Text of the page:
Validation of an HIV/AIDS Stigma Measure for Children Living with HIV and Their Families

Rachel Vreeman, Michael Lawrence Scanlon, Wanzhu Tu, James Slaven, Carole McAteer, Josephine Aluoch, Samuel Ayaya, Winstone Mokaya Nyandiko

Research output: Contribution to journalArticle


Background: There are few validated tools to measure stigma, particularly among children living with HIV and their families. Methods: This study was nested within a larger study that followed 240 child–caregiver dyads (children aged 10-15 years) at 8 clinics in western Kenya. The stigma instrument was administered to all child–caregiver dyads at 2 time points 6 months apart. The primary end point was to construct validity assessed by comparison to criterion constructs using generalized estimating equation models. Results: Mean age of child participants was 12.3 years and 52% were female. Generally, caregivers reported experiencing higher levels of HIV stigma compared to their children. Children (9%) and caregivers (14%) reported that HIV stigma made them feel stressed, anxious, and depressed. Child and caregiver stigma items showed high construct validity by emotional and behavioral outcomes. Conclusions: The stigma instrument showed high validity when compared to emotional and behavioral outcomes.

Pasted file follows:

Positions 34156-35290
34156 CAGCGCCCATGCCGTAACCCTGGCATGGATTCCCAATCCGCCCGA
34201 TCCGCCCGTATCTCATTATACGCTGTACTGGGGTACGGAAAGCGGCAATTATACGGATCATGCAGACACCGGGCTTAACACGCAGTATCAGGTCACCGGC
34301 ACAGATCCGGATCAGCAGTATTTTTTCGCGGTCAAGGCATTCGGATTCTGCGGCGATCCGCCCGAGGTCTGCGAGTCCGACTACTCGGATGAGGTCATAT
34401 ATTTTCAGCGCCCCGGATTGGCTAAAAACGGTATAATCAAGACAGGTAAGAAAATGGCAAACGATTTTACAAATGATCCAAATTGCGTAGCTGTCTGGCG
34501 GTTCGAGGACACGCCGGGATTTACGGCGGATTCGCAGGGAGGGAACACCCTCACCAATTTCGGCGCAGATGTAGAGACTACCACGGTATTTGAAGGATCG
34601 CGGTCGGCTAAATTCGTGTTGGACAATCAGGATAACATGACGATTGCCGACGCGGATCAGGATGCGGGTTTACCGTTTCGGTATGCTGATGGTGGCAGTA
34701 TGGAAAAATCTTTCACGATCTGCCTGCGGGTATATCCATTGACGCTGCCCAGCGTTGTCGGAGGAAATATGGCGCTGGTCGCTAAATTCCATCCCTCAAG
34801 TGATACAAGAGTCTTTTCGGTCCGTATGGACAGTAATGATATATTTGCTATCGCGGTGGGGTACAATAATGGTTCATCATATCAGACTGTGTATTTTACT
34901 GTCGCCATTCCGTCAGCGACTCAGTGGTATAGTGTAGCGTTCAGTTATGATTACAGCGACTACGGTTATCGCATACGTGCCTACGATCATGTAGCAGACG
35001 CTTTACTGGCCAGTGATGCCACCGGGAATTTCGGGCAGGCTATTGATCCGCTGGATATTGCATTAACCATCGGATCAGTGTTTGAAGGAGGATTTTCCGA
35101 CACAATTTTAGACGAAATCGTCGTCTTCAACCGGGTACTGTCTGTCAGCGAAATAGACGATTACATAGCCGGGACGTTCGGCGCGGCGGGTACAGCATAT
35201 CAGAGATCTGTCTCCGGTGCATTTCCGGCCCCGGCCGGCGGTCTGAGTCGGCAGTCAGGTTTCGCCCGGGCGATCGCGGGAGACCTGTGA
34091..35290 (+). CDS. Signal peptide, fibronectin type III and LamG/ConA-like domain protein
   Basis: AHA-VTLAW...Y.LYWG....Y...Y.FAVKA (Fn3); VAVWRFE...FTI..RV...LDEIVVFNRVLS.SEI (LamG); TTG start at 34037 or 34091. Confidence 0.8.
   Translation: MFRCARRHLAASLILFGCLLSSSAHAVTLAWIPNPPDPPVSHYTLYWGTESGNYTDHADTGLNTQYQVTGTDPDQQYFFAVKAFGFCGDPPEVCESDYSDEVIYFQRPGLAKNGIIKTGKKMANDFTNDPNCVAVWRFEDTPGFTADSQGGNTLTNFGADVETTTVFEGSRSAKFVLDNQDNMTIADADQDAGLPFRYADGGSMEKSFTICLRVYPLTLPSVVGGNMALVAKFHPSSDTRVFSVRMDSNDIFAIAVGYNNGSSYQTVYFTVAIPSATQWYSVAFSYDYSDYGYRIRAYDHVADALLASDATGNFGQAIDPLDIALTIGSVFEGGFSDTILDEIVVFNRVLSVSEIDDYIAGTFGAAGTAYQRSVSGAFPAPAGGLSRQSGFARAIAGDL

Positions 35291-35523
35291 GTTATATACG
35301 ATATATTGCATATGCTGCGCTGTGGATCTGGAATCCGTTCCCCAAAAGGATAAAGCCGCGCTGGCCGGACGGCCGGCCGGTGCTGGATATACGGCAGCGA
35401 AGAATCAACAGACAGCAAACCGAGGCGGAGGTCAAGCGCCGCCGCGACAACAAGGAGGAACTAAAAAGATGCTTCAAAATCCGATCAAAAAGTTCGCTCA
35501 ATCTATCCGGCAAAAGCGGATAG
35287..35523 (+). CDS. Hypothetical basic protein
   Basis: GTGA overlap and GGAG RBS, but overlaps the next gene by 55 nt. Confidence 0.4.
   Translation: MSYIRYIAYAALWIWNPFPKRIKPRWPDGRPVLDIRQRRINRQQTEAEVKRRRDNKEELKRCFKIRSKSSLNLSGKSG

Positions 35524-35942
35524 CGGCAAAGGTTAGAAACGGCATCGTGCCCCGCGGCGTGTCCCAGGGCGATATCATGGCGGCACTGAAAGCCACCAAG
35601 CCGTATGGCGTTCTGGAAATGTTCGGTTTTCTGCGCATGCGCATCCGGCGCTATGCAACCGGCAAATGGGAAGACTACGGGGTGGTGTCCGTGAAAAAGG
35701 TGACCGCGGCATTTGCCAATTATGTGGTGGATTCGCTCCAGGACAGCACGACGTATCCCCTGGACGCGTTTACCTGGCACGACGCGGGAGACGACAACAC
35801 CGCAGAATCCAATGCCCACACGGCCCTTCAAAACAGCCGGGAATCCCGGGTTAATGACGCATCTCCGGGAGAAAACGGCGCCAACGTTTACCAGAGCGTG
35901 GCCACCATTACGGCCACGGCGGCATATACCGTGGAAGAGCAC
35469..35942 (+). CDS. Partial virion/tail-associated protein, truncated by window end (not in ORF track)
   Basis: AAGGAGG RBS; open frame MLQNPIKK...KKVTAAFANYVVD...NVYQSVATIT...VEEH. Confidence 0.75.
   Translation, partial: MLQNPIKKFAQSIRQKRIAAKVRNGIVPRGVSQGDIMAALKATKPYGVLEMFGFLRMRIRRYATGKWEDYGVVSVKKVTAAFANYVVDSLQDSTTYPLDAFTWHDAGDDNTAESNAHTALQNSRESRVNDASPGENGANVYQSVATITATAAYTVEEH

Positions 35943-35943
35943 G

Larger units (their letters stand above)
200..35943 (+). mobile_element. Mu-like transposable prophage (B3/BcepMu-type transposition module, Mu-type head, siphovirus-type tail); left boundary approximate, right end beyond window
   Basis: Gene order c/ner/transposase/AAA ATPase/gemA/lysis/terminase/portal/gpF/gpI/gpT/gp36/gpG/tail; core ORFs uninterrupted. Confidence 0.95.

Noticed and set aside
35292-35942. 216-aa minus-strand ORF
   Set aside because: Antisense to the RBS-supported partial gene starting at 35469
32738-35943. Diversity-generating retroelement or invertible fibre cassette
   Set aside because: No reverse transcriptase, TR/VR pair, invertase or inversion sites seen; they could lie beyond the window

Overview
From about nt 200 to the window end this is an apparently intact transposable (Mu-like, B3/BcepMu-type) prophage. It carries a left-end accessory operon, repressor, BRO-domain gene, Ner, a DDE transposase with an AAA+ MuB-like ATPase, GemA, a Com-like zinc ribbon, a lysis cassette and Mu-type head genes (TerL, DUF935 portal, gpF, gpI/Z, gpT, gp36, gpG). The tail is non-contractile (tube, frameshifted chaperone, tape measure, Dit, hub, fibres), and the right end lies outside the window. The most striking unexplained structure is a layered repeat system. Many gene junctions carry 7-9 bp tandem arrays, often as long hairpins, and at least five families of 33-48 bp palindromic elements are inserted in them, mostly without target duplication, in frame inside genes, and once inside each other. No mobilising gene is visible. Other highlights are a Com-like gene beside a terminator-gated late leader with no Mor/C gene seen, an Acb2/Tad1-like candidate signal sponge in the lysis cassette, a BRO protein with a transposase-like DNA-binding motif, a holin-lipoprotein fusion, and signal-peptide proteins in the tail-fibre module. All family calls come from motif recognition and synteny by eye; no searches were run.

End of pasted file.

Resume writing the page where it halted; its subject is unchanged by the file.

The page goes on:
• Kenya
  • children
  • stigma
  • validation study

ASJC Scopus subject areas

  • Immunology
  • Dermatology
  • Infectious Diseases

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